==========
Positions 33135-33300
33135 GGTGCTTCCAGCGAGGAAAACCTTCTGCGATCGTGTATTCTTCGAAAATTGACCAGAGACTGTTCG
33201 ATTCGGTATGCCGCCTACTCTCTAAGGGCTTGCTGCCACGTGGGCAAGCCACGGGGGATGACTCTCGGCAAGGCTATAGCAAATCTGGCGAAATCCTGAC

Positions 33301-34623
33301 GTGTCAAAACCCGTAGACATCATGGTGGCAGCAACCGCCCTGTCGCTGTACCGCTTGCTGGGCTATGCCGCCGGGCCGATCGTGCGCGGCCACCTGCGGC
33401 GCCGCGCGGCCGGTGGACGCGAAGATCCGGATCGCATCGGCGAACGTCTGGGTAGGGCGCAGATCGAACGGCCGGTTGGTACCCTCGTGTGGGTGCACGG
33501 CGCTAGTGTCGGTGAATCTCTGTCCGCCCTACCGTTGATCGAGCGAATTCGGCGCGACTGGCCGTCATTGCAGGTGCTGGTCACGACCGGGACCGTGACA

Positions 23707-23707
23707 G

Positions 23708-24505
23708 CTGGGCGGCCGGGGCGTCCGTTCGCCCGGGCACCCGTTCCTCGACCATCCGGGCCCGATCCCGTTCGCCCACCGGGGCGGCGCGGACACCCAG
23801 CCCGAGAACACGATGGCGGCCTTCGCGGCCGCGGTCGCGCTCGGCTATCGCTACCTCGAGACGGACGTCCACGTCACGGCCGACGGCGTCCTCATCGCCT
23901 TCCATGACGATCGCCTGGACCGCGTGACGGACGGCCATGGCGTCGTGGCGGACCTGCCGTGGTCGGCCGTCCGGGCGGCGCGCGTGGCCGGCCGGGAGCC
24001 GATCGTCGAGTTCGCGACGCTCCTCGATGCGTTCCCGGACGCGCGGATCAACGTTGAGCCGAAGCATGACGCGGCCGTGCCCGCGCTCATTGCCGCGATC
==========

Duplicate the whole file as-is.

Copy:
Positions 33135-33300
33135 GGTGCTTCCAGCGAGGAAAACCTTCTGCGATCGTGTATTCTTCGAAAATTGACCAGAGACTGTTCG
33201 ATTCGGTATGCCGCCTACTCTCTAAGGGCTTGCTGCCACGTGGGCAAGCCACGGGGGATGACTCTCGGCAAGGCTATAGCAAATCTGGCGAAATCCTGAC

Positions 33301-34623
33301 GTGTCAAAACCCGTAGACATCATGGTGGCAGCAACCGCCCTGTCGCTGTACCGCTTGCTGGGCTATGCCGCCGGGCCGATCGTGCGCGGCCACCTGCGGC
33401 GCCGCGCGGCCGGTGGACGCGAAGATCCGGATCGCATCGGCGAACGTCTGGGTAGGGCGCAGATCGAACGGCCGGTTGGTACCCTCGTGTGGGTGCACGG
33501 CGCTAGTGTCGGTGAATCTCTGTCCGCCCTACCGTTGATCGAGCGAATTCGGCGCGACTGGCCGTCATTGCAGGTGCTGGTCACGACCGGGACCGTGACA

Positions 23707-23707
23707 G

Positions 23708-24505
23708 CTGGGCGGCCGGGGCGTCCGTTCGCCCGGGCACCCGTTCCTCGACCATCCGGGCCCGATCCCGTTCGCCCACCGGGGCGGCGCGGACACCCAG
23801 CCCGAGAACACGATGGCGGCCTTCGCGGCCGCGGTCGCGCTCGGCTATCGCTACCTCGAGACGGACGTCCACGTCACGGCCGACGGCGTCCTCATCGCCT
23901 TCCATGACGATCGCCTGGACCGCGTGACGGACGGCCATGGCGTCGTGGCGGACCTGCCGTGGTCGGCCGTCCGGGCGGCGCGCGTGGCCGGCCGGGAGCC
24001 GATCGTCGAGTTCGCGACGCTCCTCGATGCGTTCCCGGACGCGCGGATCAACGTTGAGCCGAAGCATGACGCGGCCGTGCCCGCGCTCATTGCCGCGATC